ELSIcon2022 • Pre-recorded Panel
- Gemme Campbell-Salome - Geisinger
- Amy Sturm
- Kelly Morgan
- Eric Tricou, MS, CGC - Geisinger, Genetic Counselor
Innovating Equitable Communication Modalities for Patient Activation and Cascade Testing for Familial Hypercholesterolemia: Cases of Ethical, Legal, and Social Complexities from a Pragmatic Trial
Cascade testing of at-risk relatives can be an effective way to identify individuals with hereditary conditions, such as familial hypercholesterolemia (FH). Once an individual (or proband) is diagnosed with FH, they can begin to disclose this information to their family and encourage subsequent testing of all at-risk relatives, representing a cycle that is repeated or “cascaded” through the family system. However, the burden of accurately communicating genetic risk information to family members is placed on probands within current models of care. Probands have reported a myriad of barriers to sharing FH risk information with relatives and have expressed interest in receiving support from clinicians to communicate with family. These barriers not only challenge proband-family communication about FH risks, but can also confound at-risk relatives’ ability to pursue cascade testing and subsequent care. These challenges are likely exacerbated in underserved communities, including rural communities, who have historically had less access to healthcare.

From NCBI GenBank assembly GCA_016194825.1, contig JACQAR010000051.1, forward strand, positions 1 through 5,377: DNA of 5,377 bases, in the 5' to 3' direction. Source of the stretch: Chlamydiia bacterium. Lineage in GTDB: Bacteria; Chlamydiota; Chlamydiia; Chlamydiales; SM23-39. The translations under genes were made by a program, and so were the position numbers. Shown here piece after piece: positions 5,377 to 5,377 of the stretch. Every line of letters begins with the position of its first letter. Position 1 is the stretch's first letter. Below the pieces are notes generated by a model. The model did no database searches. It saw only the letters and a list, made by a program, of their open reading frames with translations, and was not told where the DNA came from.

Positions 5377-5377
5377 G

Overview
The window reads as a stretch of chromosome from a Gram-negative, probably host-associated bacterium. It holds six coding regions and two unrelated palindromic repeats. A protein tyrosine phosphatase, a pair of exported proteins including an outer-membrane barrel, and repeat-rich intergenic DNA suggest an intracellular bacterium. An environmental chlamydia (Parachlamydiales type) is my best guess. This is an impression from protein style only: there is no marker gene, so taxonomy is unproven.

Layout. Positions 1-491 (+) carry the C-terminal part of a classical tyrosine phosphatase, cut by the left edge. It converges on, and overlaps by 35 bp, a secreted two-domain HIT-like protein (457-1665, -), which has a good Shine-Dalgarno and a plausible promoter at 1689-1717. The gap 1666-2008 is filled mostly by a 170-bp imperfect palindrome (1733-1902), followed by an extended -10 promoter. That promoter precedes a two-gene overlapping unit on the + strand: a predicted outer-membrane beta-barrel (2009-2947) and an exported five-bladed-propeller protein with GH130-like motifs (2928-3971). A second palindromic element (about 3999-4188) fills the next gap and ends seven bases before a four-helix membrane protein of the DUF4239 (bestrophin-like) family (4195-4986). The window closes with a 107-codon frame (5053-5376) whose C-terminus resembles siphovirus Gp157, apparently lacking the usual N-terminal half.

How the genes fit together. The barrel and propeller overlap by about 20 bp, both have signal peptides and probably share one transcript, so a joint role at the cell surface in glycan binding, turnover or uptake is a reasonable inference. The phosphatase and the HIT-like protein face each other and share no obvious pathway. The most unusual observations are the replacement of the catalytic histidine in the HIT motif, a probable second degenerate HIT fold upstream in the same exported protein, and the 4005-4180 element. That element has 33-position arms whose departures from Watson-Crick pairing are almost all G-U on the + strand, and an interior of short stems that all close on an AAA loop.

Innovative communication modalities such as chatbots and clinicians directly contacting at-risk relatives have the potential to bridge equity gaps in communicating about and acting on genetic risk for FH. These innovations can address gaps including low genetic health literacy, geographical and/or emotional distance among relatives, socioeconomic status and insurance coverage limitations, and physical distance from healthcare. Chatbots, or computer-based conversational agents, can interact with individuals in ways mirroring human dialogue to deliver standardized medical information designed by clinicians at the user’s pace.